A Solution to Human Trafficking, Child Prostitution, and Drug Crimes
If you're like me, you hear about stories of 'rape trees' (here's another link), human trafficking (another link), child prostitution, drug crimes, gang wars, and all the other horrors of modern social issues, and think about how dangerous and unethical life has become.
But is it really that simple? Is the explanation really just that people have decided to become less moral? If we were to ask people who partake in these god-awful activities, would they explain that, one day, they just up-and-decided to be evil? Or is there a more understandable, comprehensive explanation for it all?
This article will be a proposed solution - lord knows I can't solve everything! The arguments will be based off of liberty, the Constitution, and an economic understanding of human nature and action.
Why Are The Problems Problems At All?
This is quite possibly the most important question to ask. Many people, when dealing with the issues at hand, will talk about how we need to arrest more people, prevent X and Y, hunt down those responsible, and whatnot. But we need to ask ourselves why are these things problems to begin with?!
Let's begin with drugs - why are these drugs so horrible? Certainly many people will argue that heroine, cocaine, crack, weed, cigarettes, alcohol, and many other drugs are bad for you.
But what is the major problem with drugs? Is the problem really just that they are immoral substances? Is it that people are just having too much fun with them? Or is the problem that people become addicted to them and they will end up ruining their lives to continue their addiction?
I think most people can argue that, indeed, the last argument - that people can become addicted - is the most likely candidate.
Indeed, addiction is a problem. I personally am already addicted to too many things - food, water, the necessary nutrients, sleep, a nice warm home, and my computer. Lord knows I don't want to add cocaine or tobacco to that list!
But addiction only really hurts the person who uses/abuses the substance. Why should I care if some guy in another state gets addicted to heroine? It's horrible, and I would feel sorry for him, but lord knows his addiction doesn't directly affect my life in any way.
The real reason I would care about someone else's addiction is that it would simply consume them - the high price of the drug would force them to commit crimes, or the fact that they can't "shoot up" at work might prevent them from holding a job, or, because the person needs to hide away in shame due to their addiction, they would be abandoning their family and friends and possibly becoming a leech on society (depending on welfare laws and the sort).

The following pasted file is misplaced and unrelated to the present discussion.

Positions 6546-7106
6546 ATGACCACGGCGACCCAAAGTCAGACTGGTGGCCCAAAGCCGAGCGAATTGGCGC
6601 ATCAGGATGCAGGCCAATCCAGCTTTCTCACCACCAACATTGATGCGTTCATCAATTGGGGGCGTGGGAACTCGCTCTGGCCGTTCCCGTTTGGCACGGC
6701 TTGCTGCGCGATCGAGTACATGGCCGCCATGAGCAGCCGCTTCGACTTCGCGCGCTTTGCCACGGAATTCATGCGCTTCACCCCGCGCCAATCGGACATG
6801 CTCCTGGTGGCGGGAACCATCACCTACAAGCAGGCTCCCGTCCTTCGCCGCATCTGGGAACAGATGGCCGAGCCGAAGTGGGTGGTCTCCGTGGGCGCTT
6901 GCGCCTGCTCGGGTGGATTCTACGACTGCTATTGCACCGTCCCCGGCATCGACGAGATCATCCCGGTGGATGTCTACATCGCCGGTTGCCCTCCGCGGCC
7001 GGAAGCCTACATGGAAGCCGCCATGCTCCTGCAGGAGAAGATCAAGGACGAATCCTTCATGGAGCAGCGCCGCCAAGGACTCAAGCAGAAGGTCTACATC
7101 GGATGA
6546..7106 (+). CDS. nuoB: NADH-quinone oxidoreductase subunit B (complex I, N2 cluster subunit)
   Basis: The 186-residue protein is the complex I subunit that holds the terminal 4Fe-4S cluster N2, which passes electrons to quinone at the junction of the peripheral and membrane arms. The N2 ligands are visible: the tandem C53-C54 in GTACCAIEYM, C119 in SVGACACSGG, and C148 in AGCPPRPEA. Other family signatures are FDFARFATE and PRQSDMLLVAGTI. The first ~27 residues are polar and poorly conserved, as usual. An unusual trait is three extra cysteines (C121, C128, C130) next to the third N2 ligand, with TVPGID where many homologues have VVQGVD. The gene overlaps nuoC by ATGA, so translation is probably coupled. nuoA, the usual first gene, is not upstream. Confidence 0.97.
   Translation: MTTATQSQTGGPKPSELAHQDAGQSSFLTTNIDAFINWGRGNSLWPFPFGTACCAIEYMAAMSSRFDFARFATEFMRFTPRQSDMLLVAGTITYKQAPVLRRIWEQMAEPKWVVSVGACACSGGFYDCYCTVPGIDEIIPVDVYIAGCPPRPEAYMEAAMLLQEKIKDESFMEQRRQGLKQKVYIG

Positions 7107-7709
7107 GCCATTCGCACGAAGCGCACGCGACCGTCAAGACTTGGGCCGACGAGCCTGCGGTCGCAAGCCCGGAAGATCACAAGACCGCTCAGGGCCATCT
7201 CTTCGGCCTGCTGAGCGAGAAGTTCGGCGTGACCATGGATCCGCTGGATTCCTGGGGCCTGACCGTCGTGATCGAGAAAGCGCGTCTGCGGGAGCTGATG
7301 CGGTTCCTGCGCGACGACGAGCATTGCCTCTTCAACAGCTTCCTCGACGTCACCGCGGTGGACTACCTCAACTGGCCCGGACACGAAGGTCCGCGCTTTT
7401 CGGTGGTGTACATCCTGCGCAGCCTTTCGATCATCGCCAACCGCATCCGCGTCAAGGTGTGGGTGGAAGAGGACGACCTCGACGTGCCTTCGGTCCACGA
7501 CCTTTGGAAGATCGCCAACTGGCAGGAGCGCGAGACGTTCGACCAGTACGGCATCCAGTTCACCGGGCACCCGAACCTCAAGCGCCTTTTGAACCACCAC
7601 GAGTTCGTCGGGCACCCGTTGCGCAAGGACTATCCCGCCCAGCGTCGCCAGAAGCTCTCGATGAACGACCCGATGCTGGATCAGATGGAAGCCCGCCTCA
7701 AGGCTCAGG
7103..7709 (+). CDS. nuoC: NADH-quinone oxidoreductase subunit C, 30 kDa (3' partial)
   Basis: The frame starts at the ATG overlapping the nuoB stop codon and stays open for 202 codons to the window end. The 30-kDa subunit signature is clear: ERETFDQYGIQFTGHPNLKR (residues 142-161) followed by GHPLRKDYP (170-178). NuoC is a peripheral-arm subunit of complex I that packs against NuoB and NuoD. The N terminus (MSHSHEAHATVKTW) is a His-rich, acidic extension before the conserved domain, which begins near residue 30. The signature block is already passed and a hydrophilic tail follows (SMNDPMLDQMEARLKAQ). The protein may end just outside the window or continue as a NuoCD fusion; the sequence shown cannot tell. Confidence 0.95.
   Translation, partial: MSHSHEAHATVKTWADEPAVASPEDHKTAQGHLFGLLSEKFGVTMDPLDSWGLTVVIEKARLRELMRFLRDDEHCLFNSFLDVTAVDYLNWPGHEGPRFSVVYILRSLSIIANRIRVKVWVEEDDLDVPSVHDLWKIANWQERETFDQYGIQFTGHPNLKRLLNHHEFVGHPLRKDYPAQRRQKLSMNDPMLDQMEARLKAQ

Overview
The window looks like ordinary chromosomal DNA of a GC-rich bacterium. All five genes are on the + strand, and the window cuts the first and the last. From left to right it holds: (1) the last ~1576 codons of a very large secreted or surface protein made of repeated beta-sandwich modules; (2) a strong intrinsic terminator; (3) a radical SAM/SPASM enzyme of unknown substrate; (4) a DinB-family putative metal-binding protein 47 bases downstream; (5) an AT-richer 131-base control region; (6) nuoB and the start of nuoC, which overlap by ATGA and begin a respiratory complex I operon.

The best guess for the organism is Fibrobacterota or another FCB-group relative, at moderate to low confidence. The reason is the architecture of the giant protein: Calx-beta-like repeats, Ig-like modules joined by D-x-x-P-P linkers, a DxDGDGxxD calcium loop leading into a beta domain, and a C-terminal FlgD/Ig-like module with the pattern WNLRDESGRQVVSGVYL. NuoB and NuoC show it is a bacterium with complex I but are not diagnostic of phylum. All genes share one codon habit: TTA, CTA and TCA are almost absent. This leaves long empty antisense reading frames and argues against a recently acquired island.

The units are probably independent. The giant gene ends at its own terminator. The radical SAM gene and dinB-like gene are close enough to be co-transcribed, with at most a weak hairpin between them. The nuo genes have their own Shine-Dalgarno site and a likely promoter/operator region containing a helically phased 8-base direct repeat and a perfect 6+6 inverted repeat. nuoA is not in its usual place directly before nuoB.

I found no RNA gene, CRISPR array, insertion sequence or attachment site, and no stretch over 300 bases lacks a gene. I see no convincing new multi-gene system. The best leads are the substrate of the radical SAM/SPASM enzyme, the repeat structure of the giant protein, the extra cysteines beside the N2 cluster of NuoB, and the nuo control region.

This is the biggest issue with illegal drugs - they cause people to give up on their 'societal duties' because they have to constantly be paying for their drug and hiding their addiction from everyone in their lives.
Rape Trees and Immigration
Well, honestly, I'm sure that no one really has problems with immigrants. What's there to hate? They want to work, they work hard, etc. The only real problems are that they immigrate in massive numbers and that some people are afraid that their culture might be infringed upon. I personally can't argue whether this concern is founded or not (who can?), but I can argue, with ease, that just about everyone in the US either is or was an immigrant from a foreign state (My family came from Italy, Germany, Romania, and a bunch of other random places).
The real 'problems' with immigration are hard to pin down. Most people who dislike immigrants most likely do so because they have to compete over low-wage jobs, or because, perhaps (I'm not sure of the statistics), they might think that immigrants are more likely to commit crimes, or because they feel that illegal immigrants necessarily broke the law in order to come to the country, or maybe because they feel that a lot of immigrants are mooching off the welfare state. I'm not fully sure what the causes of the anger is, but I can only logically draw up these possibilities.